LONDON (Reuters) – Britain’s financial watchdog will speed up its response to cases of financial misconduct and fraud after criticism it has been slow to tackle the soaring rate of scams costing consumers millions of pounds.
The watchdog said on Friday that it was introducing proposals it put out to public consultation in July that certain decisions regarding authorisations, starting civil proceedings and using powers to curb a financial firm’s activities should be taken by its executive staff.
Such decisions had been taken at arm’s length, by its Regulatory Decisions Committee, which in future will focus on significant misconduct cases, the FCA said.
Britain is facing a wave of financial frauds and scams costing consumers 754 million pounds in the first six months of this year, up 30% from the same period in 2020, piling pressure on the FCA to act more aggressively.
The watchdog was also criticised for being too slow in its handling of London Capital & Finance, an investment fund that collapsed, forcing the government to pay compensation to investors.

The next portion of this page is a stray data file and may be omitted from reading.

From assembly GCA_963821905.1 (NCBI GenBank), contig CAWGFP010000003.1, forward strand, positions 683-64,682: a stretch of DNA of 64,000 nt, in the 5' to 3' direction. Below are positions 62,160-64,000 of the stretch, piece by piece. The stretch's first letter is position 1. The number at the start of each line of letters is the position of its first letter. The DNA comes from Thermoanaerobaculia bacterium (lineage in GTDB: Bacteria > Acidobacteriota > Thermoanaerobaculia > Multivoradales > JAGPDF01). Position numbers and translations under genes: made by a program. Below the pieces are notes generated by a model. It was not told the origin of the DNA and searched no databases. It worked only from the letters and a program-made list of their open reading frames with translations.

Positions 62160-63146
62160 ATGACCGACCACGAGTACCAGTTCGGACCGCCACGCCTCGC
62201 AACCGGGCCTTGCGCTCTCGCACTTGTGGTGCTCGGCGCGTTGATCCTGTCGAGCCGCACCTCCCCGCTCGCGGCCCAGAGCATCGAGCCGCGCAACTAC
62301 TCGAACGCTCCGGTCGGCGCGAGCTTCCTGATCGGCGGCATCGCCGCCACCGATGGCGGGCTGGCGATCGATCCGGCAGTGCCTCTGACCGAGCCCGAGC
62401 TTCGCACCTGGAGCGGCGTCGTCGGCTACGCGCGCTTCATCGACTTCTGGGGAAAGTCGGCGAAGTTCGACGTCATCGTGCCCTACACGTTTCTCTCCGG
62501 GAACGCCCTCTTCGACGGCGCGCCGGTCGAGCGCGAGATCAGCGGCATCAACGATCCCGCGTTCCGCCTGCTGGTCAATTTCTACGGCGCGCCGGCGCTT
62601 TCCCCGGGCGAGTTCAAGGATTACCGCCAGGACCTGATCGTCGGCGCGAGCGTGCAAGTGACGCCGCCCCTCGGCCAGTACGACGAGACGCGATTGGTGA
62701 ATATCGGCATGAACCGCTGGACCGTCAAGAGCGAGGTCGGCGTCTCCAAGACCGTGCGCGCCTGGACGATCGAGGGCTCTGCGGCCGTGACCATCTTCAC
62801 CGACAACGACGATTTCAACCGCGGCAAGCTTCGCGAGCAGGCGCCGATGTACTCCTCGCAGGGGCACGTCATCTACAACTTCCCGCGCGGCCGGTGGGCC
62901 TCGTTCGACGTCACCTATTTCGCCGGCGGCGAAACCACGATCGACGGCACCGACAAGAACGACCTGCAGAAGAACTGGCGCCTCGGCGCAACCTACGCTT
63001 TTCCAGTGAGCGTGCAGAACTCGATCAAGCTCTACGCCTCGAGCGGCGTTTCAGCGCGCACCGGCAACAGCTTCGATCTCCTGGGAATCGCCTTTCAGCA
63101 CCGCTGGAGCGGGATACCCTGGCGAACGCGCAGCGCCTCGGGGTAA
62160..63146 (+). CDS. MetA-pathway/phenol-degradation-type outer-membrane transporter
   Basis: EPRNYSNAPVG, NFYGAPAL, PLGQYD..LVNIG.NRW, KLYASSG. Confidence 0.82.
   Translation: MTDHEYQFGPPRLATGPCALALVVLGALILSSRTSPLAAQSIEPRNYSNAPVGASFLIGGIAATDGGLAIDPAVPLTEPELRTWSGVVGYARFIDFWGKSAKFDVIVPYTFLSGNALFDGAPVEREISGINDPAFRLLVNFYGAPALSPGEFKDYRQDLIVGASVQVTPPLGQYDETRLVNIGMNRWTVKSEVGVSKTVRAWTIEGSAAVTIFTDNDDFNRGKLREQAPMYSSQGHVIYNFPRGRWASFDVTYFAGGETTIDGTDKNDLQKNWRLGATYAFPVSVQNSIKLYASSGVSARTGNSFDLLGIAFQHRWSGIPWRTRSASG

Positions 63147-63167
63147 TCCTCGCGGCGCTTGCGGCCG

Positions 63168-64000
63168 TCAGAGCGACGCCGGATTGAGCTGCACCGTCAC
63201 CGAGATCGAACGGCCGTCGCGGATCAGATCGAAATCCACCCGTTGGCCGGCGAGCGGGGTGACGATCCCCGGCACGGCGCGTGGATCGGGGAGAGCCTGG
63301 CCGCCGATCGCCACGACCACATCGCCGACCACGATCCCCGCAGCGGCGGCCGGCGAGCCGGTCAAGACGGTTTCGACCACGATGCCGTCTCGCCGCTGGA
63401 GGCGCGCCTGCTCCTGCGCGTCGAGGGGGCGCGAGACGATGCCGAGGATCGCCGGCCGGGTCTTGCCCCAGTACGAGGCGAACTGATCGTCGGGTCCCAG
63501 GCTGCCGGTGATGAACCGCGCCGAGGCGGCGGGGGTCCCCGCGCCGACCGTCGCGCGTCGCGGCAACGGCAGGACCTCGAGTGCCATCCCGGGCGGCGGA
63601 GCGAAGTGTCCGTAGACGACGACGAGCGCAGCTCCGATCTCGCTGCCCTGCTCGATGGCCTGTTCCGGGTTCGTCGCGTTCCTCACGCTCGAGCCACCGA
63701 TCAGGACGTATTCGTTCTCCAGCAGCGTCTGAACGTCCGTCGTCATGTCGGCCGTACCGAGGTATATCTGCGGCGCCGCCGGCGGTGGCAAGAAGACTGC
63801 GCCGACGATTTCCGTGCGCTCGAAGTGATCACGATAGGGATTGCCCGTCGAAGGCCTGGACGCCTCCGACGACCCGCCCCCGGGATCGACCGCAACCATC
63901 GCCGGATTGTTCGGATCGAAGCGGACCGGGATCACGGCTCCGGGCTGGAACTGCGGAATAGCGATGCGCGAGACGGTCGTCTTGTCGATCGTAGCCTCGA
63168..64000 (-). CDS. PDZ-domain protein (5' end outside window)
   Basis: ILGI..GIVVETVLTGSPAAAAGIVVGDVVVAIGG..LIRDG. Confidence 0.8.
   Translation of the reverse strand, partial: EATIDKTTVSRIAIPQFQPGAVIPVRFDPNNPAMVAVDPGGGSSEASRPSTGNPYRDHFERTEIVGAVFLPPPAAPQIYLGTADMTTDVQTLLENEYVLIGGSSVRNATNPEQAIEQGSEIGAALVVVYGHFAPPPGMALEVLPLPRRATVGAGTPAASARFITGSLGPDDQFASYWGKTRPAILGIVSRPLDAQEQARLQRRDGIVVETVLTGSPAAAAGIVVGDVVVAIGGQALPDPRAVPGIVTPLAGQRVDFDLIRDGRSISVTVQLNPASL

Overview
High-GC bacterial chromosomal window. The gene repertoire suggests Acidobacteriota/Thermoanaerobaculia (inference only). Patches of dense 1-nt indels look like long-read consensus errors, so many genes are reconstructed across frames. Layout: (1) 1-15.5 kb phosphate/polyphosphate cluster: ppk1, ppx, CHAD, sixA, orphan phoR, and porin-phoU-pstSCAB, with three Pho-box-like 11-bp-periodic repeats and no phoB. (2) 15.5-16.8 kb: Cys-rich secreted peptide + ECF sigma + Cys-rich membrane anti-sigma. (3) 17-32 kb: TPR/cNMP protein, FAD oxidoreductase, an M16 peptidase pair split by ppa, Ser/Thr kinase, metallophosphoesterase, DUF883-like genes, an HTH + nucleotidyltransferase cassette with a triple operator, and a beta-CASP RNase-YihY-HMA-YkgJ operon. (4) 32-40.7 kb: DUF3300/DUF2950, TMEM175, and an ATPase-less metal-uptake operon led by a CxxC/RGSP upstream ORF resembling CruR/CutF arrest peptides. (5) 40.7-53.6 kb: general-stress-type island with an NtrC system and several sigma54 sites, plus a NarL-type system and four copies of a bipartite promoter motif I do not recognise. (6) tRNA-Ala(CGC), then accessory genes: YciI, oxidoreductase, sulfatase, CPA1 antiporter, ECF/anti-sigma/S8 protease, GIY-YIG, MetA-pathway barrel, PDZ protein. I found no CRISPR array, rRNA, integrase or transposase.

FCA Chief Executive Nikhil Rathi said earlier this year the watchdog should be readier to test its powers to the limit instead of being worried about challenges to its decisions in court.
“We want to be an organisation that runs toward the fires of complex, difficult issues – and to try to put them out,” Rathi said in July.
The FCA said on Friday that most respondents to its public consultation were concerned that speed and efficiency were being emphasised unduly and would increase the potential risk of a lack of fairness and objectivity in decision-making.
The watchdog made no changes to its proposals, saying its procedures provide a fair process.
(Reporting by Huw Jones, Editing by Louise Heavens)